Winters Effect On Your Car – Tis The Season
The Cold Shoulder – Winters Effect On Your Car
It’s begun. Our coats are getting thicker, our boots warmer, and rakes are giving way to shovels. Winter is here. There may be a few odd days of warm weather left, but it’s fairly safe to assume its time to settle in for the blowing snow and freezing temperatures. If you’ve been following us so far, you’ll be plenty prepared. Why do we prepare? Other than the obvious road hazards, what is winters effect on your car? This week we’ll look at how Canada’s
most depressing favourite season affects your car, and what you can do about it.
Salt is the only thing you have to worry about. Other than that, driving in winter is really no different than in summer. You can even continue to put the top down on your convertible. This is some bad advice, and is just plain wrong. Winters effect on your car is vast, and very different than in summer. Lets start with the obvious:
Salt: Our roads are covered in salt in order to prevent ice from forming. Salt chemically lowers the freezing point of water, meaning water that would turn to ice at 0° will now have to be much colder to freeze. This prevents The 417 from becoming The Canal, and keeps us all safe. Salt can also speed up the formation of rust and corrosion on your vehicle. While you maybe have dent resistant, space age polymer body panels that don’t show any rust, winters effect on your car can be felt by having the various metals underneath slowly corrode away. It’s safe to assume most people would rather have a slightly rusty car than dangerously slide around all winter. A simple tune up can catch and major damage before it takes over. There are a few options to prevent salt from affecting your car:
- Undercoating Spray – This may be a little patronizing now that the snow is on the ground, but a decent undercoating in the fall (Or early winter) can stop rust from forming on surfaces under your car.
- Get Your Car Washed – It seems almost counter intuitive, but washing your car in winter (a wash that has an under spray) can remove built up salt and dirt from under your car, slowing down the formation of rust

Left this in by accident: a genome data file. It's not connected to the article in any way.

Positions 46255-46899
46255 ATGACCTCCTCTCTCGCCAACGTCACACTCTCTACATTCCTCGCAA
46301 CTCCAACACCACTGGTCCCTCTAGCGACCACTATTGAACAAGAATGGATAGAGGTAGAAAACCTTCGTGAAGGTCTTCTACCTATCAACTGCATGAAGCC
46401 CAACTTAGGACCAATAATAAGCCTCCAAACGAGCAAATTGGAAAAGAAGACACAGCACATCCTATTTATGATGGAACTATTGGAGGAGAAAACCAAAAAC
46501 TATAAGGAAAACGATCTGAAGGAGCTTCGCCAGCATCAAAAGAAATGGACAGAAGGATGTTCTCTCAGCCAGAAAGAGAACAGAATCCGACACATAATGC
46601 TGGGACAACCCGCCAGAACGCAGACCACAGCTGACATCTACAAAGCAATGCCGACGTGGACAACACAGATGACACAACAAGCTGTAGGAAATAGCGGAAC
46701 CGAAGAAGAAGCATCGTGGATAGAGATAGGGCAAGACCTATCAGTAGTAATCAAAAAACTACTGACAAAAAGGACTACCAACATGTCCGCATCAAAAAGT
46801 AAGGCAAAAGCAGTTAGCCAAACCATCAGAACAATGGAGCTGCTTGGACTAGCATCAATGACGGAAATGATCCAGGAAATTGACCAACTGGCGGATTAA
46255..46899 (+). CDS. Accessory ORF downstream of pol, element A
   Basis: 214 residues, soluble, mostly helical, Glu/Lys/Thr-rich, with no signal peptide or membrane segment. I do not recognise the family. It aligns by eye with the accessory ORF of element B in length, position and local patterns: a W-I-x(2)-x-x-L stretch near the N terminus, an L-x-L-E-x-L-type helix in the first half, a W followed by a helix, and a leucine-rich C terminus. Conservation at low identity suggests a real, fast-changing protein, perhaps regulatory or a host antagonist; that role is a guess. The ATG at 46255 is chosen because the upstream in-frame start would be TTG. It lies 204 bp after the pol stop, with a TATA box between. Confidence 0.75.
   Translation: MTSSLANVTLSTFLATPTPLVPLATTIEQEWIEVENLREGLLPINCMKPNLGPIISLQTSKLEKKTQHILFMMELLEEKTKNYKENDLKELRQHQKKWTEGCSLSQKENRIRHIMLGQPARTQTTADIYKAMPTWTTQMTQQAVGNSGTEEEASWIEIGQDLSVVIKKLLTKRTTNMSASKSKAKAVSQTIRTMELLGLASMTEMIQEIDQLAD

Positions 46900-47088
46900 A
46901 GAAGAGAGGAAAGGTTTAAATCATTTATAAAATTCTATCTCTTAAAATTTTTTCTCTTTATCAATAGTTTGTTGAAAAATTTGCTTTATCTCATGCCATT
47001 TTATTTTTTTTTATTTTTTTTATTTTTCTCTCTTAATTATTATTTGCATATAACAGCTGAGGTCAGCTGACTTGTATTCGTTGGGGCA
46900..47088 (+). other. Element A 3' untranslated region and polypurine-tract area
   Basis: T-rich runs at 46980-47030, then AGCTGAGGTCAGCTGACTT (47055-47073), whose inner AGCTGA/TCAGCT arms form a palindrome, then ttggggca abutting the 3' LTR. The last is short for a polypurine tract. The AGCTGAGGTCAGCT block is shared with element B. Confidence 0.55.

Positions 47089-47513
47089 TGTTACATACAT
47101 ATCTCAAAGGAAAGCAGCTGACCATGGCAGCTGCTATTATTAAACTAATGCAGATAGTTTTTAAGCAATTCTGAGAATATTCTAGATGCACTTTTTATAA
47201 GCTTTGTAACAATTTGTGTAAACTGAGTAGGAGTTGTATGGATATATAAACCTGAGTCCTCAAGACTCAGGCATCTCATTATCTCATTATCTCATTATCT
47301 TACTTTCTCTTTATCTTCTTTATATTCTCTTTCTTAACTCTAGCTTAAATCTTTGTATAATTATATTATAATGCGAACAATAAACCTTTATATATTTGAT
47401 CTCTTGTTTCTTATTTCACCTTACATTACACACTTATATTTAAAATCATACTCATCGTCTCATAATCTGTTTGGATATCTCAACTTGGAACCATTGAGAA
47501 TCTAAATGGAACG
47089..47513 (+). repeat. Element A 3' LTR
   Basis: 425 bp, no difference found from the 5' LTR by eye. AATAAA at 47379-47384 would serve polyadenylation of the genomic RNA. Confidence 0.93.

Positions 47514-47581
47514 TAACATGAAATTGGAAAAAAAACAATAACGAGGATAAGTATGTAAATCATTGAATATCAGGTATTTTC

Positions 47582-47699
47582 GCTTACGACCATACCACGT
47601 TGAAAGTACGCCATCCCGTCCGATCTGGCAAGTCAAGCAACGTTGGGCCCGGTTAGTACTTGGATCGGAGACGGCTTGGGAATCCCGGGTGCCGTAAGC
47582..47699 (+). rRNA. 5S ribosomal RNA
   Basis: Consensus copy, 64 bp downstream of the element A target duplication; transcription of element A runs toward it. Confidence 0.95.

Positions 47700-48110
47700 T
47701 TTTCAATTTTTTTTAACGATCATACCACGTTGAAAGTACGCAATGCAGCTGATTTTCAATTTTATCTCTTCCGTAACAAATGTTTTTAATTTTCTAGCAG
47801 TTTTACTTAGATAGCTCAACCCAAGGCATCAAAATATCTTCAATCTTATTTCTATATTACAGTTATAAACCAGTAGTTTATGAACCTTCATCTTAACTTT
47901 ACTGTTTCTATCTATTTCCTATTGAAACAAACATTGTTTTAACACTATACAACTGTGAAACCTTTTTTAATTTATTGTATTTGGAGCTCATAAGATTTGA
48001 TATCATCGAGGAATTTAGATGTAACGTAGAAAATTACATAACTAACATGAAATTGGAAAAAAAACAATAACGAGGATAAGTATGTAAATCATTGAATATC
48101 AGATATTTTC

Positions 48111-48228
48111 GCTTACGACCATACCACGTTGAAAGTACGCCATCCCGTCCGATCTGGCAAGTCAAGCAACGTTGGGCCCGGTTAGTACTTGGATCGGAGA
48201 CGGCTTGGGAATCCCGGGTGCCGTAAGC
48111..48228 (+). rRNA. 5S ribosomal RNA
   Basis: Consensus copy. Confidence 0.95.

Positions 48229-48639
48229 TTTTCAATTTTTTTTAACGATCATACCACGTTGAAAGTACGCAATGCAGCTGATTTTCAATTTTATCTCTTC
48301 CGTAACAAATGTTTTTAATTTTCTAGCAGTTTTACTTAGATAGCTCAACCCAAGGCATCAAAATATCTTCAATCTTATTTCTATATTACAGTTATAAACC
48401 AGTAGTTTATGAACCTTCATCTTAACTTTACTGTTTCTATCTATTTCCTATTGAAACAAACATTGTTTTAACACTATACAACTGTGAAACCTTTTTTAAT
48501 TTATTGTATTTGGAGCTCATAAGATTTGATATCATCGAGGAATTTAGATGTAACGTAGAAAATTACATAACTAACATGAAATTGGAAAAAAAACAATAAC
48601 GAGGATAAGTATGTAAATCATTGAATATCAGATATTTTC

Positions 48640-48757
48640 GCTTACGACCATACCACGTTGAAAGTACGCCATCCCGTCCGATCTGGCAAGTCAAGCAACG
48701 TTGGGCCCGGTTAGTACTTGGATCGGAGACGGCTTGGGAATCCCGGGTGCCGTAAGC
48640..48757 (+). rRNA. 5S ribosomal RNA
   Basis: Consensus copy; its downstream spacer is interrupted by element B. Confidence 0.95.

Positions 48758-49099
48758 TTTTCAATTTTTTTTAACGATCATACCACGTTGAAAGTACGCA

- Electronic Module – No, these aren’t magical boxes you stick in your car and it never rusts again, gets 10,000 mpg and does 0-60 in under 2 seconds. With an anti-corrosion module your vehicle will still rust. However, if undercoating isn’t your thing, and car washes make you too claustrophobic, an anti corrosion module will help to slow (not prevent) the rust from forming.
Dirt build up: Canada doesn’t just salt the roads, we also sand them. If only we could add a little vinegar and pepper as well we’d have quite the seasoning mix. You can really feel winters effect on your can when dirt can gets into various vehicle components, which can begin to wear them out. Most of these issues aren’t life threatening, but rather should be noted over winter and cleaned thoroughly in spring:
- Brakes: Brake pads need clean, even contact with rotors to function properly. With salt and dirt pads can seize up, or wear unevenly, leading to a loss in performance. If only there was a local garage that specialized in brake servicing to make your life easier.
- Air filters: Driving highway speeds flings all sorts of dirt and salt into your car (hopefully you realized we were joking earlier and haven’t been driving with the top down). The air filters in your car have been doing their job, but that job requires them to get filthy. The spring is a good time to clean these, but if you notice a difference in engine performance or cabin air quality, it wouldn’t hurt to get them checked.
- Lingering Salt: Dried salt isn’t safe salt. Any salt sitting on your car is enough to cause corrosion and harmful wear. The humidity in the air is enough to have the salt actively corrode your vehicle. Keep that car clean!
The Roads: When water freezes, it expands. When water gets in to a tiny crack in the road and freezes, it expands, removing or shifting pavement creating bumps and potholes. Potholes provide hours of entertainment for your family by re-creating roller-coaster like drops and bumps! Once that novelty wears off, potholes are just plain bad for your car. Winters effect on your car is felt here by:
- Wheel alignment: Slamming potholes can knock your wheels out of alignment. Over a winter, misaligned wheels can cause loss of traction or uneven tire wear. Worn tires can lead to a further loss of traction. The last thing anyone needs driving in winter is more loss of traction. There are some options, but the best is to have a wheel alignment done before winter & summer.
- Tire pressure: Tire pressure is crucial for a number of reasons, such as fuel efficiency and safety. Cold air is more dense than hot air, and the air inside your tires is no exception. If you haven’t checked your tire pressure since the cold has arrived, do so now. Cold air will result in a lowering of tire pressure.
The main thing to take away here is even if you aren’t hitting black ice and sliding into the ditch, winter is still trying to destroy your car. Chemically, physically (and emotionally) winters effect on your car is slowly creeping in by corroding and damaging your ride. Armed with the knowledge of whats happening, you can prevent Canada’s
favourite harshest season from destroying your car.